CAMP SMITTY, Iraq -- Marines and Soldiers attached to 3rd Battalion, 5th Marine Regiment recently made a special delivery to the future of Iraq – the children.
The 6th Civil Affairs Group, Detachment 4, Team 3, also called the “6-4-3” distributed 30 computers between one high school, three primary schools and three elementary schools in Ferris Town, March 12.
“There was a very, very good response from the teachers,” said CWO2 David Stabenaw, officer-in-charge of 6-4-3. “As soon as they found out about the new computers, they were very happy.”
Each of the seven schools in the Ferris Town area received at least four computers, a color laser printer, hardware and software ready for Internet access.
“Thirty brand new computers was a pretty big deal,” said Sgt. Rich F. Litto, a 48-year-old military policeman from Boston assigned to 6-4-3. “It’s an education aid for the teachers and students there.”
Alumni from Strayer University, located in Alexandria, Va., donated the computers, along with $5,000 to buy monitors, printers, networking hardware and software.
“This was a special donation through the foundation I started to collect money for school supplies for Iraqi children,” explained Stabenaw, a 38-year-old from Fort Mill, S.C. “The university ran a story in their alumni newsletter in January, and the chairman and CEO of the university read it and decided to do something.”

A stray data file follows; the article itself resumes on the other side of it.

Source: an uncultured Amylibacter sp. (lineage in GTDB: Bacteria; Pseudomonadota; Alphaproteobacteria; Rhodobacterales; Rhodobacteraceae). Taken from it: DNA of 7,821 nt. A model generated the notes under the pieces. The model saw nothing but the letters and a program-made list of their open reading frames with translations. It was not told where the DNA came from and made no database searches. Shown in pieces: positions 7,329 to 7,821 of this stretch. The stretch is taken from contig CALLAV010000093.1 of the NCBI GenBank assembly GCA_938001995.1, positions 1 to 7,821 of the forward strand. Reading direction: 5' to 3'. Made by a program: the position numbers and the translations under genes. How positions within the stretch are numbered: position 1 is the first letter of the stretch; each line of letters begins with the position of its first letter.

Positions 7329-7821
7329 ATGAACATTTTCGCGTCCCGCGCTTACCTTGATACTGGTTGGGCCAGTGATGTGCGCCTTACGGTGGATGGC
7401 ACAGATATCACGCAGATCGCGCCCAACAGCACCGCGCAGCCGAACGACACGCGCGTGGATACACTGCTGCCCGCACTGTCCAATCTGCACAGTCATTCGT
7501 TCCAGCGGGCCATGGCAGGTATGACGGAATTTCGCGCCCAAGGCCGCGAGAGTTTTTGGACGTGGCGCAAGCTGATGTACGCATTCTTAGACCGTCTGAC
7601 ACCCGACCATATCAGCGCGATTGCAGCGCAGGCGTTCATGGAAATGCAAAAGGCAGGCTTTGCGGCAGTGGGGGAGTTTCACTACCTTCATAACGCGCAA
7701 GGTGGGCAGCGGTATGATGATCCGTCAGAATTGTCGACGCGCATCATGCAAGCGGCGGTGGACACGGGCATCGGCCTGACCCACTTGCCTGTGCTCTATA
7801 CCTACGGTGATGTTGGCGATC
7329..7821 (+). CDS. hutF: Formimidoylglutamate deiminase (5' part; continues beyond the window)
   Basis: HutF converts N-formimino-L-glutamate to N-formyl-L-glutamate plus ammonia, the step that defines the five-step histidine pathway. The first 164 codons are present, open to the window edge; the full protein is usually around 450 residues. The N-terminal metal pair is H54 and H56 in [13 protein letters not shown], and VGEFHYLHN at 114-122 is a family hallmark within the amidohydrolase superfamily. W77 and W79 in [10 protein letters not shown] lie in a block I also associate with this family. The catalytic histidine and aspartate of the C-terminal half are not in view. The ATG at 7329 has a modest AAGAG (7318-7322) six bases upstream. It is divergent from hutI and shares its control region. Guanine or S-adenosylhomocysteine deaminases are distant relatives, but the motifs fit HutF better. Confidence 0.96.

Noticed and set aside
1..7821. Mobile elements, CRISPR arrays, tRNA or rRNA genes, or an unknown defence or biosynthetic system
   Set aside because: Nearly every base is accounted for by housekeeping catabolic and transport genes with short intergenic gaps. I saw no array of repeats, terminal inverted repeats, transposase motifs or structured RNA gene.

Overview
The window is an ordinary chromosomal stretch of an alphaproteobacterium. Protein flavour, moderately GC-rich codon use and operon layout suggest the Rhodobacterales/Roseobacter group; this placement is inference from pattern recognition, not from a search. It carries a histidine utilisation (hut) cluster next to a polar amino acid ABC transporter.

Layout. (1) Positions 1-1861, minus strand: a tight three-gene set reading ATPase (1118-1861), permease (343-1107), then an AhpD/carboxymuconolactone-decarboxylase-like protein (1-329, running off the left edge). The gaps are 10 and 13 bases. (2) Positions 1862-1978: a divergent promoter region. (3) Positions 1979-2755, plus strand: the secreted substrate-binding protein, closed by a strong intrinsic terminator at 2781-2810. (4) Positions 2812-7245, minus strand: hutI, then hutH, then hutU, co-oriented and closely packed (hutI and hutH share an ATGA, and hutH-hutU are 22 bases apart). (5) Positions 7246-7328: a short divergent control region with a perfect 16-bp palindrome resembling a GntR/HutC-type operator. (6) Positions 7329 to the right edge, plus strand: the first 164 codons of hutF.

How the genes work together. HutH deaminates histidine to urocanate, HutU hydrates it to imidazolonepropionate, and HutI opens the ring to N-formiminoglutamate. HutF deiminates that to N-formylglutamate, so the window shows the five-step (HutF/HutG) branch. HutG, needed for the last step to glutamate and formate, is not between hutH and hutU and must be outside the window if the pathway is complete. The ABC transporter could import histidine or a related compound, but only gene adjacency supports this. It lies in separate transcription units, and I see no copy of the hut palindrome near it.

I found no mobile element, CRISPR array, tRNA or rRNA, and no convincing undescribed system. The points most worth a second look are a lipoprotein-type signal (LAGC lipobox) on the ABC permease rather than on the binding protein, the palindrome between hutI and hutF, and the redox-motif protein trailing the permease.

Originally, the university offered $15,000 for school supplies. Stabenaw asked that they spend it on computers and mail those instead. The university bought the computers and added a $5,000 check for accessories.
The 6-4-3 is no stranger to the neighborhood. The team supervised refurbishment projects with four of the schools over the past several months, fixing windows, repainting and repairing buildings, even adding a water tower to one school to give the students clean drinking water.
The day was unique in another aspect for Litto and Stabenaw, who came to the battalion in October 2005.
“I think what stuck out the most was dealing with the teachers, many of whom were women,” Litto said. “It was the most interaction with Iraqi women we’ve had in the months we’ve been in the country.”
Litto said one woman kept saying “Beautiful, beautiful, beautiful,” when she saw the PCs.
“We were very professional in dealing with the cultural differences, not shaking hands, not taking pictures with them,” Stabenaw said.
The Marines also gave the students several boxes of school supplies and solar-powered radios.
Navy Petty Officer 3rd Class William Reece, a hospital corpsman assigned to Company I, stationed in the area, noticed the people’s response to the gift while on patrol a few days later.
“I was in Ferris Town this morning, handing out candy to some kids and this 18-year-old guy came up to me saying ‘Thank you, thank you for the computers,’” said Reece, 23, from Tuscaloosa, Ala.